Challenge Nation pioneered the urban-adventure race with a race season that includes visits to more than 35 cities across the country. Each scavenger hunt is personalized to the hosting city, exploring its many diverse neighborhoods with a series of clues that would test even the most skilled children's-book detective. The teams?composed of at least two people?vie for a $300 first-place prize. The Amazing Race?style competition rewards quick wits and wise planning over physical fitness, so the best way to prepare is by doing logic puzzles while eating Funyuns and lounging in a La-Z-Boy. The top 25 teams qualify, the top five receiving free entry, to compete in the national championship, which rewards winning teams with a $5,000 cash prize.
The first boxing program of its kind in the country, Rock Steady Boxing unites people with Parkinson's disease through noncontact-boxing fitness programs. Upon diagnosis, doctors often encourage individuals with Parkinson's to start exercising. However, due to noticeable symptoms of the disease such as tremors, balance difficulties, and softened voices, many individuals with Parkinson’s avoid traditional fitness centers. At Rock Steady Boxing, they can exercise safely, surrounded by peers who are also fighting the disease. Four different levels of classes correspond to the severity of symptoms, which could range from people with recent diagnoses to those using wheelchairs and walkers. Certified coaches lead participants through boxing regimens tailored to the individual's abilities and health concerns, and classes teach the fundamentals of boxing through noncontact workouts designed to boost overall fitness and well-being.
After donning absurd costumes and slathering on ample amounts of wet earth, runners at the 5K Disaster Dash take on an exhilarating series of mud-slickened obstacles. Waves of runners are released onto the course every 30 minutes to dance between spare tires, slide down mudslides, and crawl through mud bogs. Climbing walls, rope ladders, and balance beams also await, intimidating runners with treacherous names including Tornado Alley, Crater Climb, and Hail Storm. After making it through the course, runners enjoy a post-race party with beer, food, and music at the Survivor's Saloon.
Proceeds from the event will benefit the American Red Cross of Greater Indianapolis, whose volunteers often rush through harsh, dirty conditions of their own to deliver food, clothing, shelter, and comfort to those in need.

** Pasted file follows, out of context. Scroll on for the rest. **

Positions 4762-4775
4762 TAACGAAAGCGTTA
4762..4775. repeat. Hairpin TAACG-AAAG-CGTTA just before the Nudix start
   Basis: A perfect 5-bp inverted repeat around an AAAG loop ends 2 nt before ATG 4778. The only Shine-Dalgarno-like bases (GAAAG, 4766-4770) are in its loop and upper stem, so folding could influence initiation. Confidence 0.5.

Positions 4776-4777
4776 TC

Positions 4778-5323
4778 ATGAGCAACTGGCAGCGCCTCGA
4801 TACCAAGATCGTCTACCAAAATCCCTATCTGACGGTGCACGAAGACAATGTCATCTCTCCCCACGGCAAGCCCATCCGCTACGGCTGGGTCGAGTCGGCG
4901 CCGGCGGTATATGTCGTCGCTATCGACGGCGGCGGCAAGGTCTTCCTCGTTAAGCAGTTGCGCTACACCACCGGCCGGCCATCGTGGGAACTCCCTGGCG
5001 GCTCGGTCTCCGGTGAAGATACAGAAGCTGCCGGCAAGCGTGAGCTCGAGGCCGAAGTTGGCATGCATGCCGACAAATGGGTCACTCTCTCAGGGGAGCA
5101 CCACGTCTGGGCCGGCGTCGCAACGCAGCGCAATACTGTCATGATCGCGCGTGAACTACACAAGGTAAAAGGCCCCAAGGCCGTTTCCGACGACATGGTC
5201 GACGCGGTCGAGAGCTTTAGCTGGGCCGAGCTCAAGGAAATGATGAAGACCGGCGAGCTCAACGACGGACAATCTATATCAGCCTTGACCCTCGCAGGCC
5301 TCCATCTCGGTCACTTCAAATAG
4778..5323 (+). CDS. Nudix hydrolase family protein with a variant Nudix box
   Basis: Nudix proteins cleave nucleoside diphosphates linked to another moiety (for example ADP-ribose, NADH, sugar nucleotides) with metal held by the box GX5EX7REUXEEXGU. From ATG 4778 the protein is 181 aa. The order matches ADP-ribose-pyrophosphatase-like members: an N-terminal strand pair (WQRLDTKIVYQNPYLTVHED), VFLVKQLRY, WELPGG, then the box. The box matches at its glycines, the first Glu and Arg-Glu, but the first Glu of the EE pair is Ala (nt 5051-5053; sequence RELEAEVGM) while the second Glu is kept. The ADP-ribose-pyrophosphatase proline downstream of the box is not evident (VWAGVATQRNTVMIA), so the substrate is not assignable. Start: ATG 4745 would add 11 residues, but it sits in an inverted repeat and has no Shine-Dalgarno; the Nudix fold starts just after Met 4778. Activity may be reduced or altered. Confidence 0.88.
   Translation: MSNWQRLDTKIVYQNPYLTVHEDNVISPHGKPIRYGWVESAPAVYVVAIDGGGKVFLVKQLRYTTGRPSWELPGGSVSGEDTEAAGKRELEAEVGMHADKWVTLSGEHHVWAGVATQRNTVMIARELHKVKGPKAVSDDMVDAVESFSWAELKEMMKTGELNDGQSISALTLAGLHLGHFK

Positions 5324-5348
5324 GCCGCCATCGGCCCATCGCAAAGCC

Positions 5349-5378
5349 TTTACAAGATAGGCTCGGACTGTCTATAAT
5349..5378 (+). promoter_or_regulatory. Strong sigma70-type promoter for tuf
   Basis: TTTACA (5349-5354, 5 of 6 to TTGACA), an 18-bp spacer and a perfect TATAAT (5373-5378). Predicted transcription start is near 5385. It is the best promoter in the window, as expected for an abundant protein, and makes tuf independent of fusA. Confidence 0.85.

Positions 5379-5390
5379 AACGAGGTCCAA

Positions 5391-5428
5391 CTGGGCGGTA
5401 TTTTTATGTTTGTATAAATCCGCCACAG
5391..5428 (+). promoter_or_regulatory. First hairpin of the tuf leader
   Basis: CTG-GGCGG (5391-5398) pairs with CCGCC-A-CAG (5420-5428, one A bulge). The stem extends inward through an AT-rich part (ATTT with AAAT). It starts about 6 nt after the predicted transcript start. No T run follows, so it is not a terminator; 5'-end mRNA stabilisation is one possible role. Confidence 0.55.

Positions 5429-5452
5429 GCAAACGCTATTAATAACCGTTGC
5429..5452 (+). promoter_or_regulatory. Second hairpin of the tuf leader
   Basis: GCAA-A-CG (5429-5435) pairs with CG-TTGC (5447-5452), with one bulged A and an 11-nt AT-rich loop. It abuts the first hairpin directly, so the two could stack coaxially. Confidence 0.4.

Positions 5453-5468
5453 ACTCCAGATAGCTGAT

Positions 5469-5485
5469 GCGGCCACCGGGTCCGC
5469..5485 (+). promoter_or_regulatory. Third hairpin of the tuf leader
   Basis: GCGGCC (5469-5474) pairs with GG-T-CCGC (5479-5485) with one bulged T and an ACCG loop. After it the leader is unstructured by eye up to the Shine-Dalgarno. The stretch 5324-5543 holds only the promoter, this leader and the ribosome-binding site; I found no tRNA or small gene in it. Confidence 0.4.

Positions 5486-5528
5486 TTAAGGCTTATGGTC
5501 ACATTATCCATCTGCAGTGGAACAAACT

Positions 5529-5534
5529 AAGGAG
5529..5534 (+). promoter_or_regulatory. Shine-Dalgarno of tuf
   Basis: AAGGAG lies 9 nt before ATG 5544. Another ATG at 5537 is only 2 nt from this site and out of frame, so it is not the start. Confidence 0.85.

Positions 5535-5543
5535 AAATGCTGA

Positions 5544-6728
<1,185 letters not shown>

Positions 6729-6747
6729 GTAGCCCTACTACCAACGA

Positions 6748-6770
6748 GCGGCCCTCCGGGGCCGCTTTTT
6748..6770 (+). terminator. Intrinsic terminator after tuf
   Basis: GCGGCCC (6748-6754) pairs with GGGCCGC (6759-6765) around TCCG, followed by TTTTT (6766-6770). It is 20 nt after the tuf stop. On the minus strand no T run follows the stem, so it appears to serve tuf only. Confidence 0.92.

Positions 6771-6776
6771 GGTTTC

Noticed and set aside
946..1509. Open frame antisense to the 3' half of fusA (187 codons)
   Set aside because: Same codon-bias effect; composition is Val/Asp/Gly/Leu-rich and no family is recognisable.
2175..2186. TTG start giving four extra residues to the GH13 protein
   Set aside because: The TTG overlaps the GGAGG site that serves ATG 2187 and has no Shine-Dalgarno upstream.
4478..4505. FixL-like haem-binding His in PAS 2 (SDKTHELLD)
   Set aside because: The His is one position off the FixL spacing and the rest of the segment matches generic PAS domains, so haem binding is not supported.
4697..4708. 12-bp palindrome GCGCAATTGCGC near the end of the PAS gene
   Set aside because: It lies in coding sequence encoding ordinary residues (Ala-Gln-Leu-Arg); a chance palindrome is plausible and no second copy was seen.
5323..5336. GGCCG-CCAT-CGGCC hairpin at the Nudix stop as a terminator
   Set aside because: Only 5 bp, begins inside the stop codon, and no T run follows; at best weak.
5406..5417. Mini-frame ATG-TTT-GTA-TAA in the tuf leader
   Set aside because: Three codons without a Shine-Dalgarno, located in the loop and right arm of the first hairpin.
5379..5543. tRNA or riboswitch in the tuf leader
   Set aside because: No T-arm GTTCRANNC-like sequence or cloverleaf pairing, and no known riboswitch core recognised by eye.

Project Home Indy (PHI) provides a long-term residence for young mothers with individual case management and programming designed to help each person transition to self-sufficiency. The residence can house five young women aged 15–19 who are pregnant or parenting young children for up to two years at a time. During their stays, they complete secondary education and engage in courses on parenting and life skills, such as contraception, technology, and economic literacy. Project Home Indy also provides health care for mothers and children including pediatric care, substance-abuse treatment, and mental-health services. Each young mother can determine the amount and intensity of the services she requires from the program, while gathering the tools to support herself and her child.
Great Harvest Food Pantry gathers and prepares food for more than 500 families from the Indianapolis area every month. The volunteer staff members stock an inventory of donated items and purchase additional food from a local food bank. When families arrive seeking food, they can sign in and move through the pantry with a volunteer, selecting the produce and grocery items they need. The volunteers help carry bags and boxes to clients' vehicles and see them off. Teams also conduct food drives and community giveaways around the city, and deliver food to people who cannot leave their homes or are living on the streets. Great Harvest Food Pantry does not turn away any families who request food, and serves people from a variety of economic and linguistic backgrounds.
The John H. Boner Community Center was founded in 1971 with just a card table and two folding chairs in an office on East 10th Street. Since then, the full service, non-profit fitness center has grown, becoming a beloved presence with services designed to help neighbors achieve a better quality of life. Its programs provide tools for growth, including adult day services, financial coaching, and afterschool education. The attached Chase Near Eastside Legacy Center was formed in 2010 to sponsor a range of fitness classes, using goods donated from local organizations. The fitness facility offers free fitness assessments, free group fitness classes, and features a gymnasium, a range of cardiovascular equipment, as well as strength machines and free weights.